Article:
Stress built up over weeks is fatiguing. Do not “push through” it.
By Dani Blum
© The New York Times Co.
Nearly two years into a drudging, dragging pandemic, each crumb of news about the Omicron variant can feel like too much to process.
Burnout, the psychological term for an all-consuming exhaustion and detachment, floated around the popular lexicon in reference to work for years, but became even more of a buzzword as it seeped into all the corners of people’s lives during the pandemic.
“When you’re dealing with long and unending uncertainty and trauma, there’s only so much you can handle,” said Thea Gallagher, a clinical psychologist and assistant professor at N.Y.U. Langone Health.
In the aftermath of natural and man-made disasters, Gallagher said, acute stress often leads to exhaustion and hopelessness over time. Australia, for example, has experienced more and more climate-related natural disasters, but scientists identified a pervasive sense of “issue fatigue” about climate change in the population there from 2011 to 2016: The Australians surveyed became less likely to report that they had thought about climate change or talked about it with their friends.
That kind of all-consuming exhaustion during extreme stress is normal and expected, said Dr. Srijan Sen, director of the Frances and Kenneth Eisenberg and Family Depression Center at the University of Michigan. In the first two months of the coronavirus pandemic, he personally observed an unexpected, significant drop in depression among health care workers, which he attributed to them having a sense of community and purpose. But as the pandemic has dragged on, he said, they have become more anguished and fatigued, as they wrestle with “a level of vigilance and concern that maybe was sustainable for two weeks or two months, but not for two years,” he said.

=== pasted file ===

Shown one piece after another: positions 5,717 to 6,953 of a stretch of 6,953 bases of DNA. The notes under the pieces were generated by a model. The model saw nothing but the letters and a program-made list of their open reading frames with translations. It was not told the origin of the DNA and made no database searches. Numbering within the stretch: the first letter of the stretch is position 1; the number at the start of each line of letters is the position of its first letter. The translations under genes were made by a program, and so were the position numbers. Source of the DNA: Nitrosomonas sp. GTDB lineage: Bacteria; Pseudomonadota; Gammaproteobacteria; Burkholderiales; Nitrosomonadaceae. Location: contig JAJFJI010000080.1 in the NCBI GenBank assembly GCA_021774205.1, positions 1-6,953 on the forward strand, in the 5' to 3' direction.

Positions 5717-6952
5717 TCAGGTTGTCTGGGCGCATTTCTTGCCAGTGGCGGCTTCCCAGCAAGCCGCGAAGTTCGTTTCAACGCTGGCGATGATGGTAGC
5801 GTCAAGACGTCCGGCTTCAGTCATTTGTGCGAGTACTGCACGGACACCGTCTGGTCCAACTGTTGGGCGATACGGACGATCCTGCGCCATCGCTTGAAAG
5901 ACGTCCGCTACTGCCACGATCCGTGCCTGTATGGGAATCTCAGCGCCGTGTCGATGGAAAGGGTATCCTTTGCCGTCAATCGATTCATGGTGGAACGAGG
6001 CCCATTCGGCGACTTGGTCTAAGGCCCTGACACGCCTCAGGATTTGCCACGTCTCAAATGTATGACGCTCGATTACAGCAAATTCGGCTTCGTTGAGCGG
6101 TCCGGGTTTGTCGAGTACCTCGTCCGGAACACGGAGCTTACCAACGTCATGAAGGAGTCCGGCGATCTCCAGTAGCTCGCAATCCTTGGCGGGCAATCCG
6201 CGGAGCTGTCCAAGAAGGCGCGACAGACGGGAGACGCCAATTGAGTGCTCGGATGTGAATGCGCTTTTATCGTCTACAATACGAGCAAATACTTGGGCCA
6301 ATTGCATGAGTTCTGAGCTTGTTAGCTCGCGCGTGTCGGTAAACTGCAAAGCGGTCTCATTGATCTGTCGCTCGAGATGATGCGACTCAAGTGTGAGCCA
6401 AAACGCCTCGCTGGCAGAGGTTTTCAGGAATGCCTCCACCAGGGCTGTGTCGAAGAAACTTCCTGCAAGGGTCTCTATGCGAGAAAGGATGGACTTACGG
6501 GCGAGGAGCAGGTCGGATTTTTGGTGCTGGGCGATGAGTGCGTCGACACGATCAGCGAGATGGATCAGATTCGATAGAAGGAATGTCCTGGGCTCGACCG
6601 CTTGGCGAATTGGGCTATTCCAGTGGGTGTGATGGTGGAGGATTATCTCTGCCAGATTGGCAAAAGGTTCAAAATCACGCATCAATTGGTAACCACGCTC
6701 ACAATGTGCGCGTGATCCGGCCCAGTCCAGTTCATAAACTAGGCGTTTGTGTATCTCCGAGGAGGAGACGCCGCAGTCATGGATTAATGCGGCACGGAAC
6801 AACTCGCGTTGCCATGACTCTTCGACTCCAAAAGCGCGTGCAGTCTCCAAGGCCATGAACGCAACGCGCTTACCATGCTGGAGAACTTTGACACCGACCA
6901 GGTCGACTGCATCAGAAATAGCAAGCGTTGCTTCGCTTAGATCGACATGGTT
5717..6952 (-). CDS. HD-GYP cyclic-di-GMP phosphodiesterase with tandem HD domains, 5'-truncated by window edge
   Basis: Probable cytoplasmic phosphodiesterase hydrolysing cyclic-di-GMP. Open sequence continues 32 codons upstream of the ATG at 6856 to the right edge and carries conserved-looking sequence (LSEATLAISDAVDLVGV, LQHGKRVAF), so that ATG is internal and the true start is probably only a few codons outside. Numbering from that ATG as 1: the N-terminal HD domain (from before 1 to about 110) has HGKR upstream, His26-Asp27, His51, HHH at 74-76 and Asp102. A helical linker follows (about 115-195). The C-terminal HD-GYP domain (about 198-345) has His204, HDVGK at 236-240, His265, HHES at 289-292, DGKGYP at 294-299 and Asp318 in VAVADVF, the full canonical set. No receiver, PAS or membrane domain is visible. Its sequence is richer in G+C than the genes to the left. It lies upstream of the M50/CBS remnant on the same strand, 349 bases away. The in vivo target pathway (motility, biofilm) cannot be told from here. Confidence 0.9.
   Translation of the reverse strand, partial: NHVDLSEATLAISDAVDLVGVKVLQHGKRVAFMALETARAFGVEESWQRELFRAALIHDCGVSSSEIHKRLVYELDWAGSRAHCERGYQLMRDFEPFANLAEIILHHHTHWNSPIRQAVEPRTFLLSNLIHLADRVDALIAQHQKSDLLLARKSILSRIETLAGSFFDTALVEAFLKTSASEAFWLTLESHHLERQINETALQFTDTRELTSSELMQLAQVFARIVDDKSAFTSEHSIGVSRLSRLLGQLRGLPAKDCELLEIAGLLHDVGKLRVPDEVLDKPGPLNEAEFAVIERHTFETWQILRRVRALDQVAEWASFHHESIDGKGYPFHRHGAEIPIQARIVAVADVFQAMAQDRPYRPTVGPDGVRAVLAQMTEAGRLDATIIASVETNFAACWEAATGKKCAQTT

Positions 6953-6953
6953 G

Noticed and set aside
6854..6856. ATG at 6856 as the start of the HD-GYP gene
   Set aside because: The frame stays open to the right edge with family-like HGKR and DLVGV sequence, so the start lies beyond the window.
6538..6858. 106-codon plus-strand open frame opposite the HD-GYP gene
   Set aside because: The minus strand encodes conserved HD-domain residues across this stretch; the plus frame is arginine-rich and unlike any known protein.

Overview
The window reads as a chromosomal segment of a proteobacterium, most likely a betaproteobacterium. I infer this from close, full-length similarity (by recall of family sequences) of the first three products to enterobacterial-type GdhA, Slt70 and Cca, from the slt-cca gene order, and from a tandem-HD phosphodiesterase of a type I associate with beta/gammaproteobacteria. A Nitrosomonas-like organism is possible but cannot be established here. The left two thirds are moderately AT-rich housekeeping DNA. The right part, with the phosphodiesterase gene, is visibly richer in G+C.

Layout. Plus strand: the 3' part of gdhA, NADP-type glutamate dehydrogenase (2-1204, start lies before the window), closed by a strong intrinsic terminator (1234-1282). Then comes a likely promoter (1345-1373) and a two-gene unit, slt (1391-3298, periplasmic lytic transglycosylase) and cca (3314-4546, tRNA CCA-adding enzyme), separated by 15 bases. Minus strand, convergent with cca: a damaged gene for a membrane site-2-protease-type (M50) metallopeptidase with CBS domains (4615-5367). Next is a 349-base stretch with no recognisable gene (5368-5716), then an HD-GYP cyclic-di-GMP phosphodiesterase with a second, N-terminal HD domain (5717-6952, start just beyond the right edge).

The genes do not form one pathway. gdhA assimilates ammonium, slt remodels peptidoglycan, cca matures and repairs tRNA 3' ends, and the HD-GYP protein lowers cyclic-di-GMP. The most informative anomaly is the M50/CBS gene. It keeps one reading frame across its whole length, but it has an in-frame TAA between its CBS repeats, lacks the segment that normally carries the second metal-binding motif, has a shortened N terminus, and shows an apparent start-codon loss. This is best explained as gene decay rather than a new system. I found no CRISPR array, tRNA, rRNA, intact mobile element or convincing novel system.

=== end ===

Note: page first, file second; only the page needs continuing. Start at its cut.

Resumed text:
We spoke to experts about the signals and symptoms of “worry burnout” — and ways to combat it.
What causes worry burnout?
We experience emotions for a reason, said Jeffrey Cohen, a clinical psychologist and psychiatry professor at Columbia.
Fear is an evolutionary tool to respond to threats; anxiety sends an alarm through our brains, alerting us that we need to get ourselves to safety. But at this stage of the pandemic, he said, we’ve dealt with the constant threat of COVID-19 for so long that we no longer trust our brains when they tell us we’re under attack. “It’s like, is this even a real alarm anymore?”
The physiological symptoms of stress wear on us, he added.
Our nervous system reacts to worry: Cortisol levels shoot up, heart rates rise. We end up in a heightened, chronically exhausted state. “Your body can’t sustain high levels of anxiety for long periods of time without fatiguing,” said Michelle Newman, a psychology professor at Pennsylvania State University who researches depression and anxiety.
That fatigue, and how it pushes us to detach from worry, might have a positive effect on people; it could signal radical acceptance of the new normal. Anxiety drives us to solve problems, Cohen said, but we cannot strategize or plan our way out of the pandemic, no matter how much mental energy we expend. “With radical acceptance, we’re just acknowledging the facts of the world are what they are,” he said, and we’re becoming more comfortable with the unending uncertainty. When does acceptance become complacency though?
And is it still a positive condition if you’re exhausted and depleted?
Refusing to worry might be a protective impulse, experts said, a coping mechanism to shield your mind from added stress. But when we’re so burned out we stop caring about measures that might beat back the virus, we put ourselves in danger.
People in a state of chronic stress become despondent and defiant, said Angela Neal-Barnett, a psychology professor at Kent State University and the author of “Soothe Your Nerves: The Black Woman’s Guide to Understanding and Overcoming Anxiety, Panic and Fear.”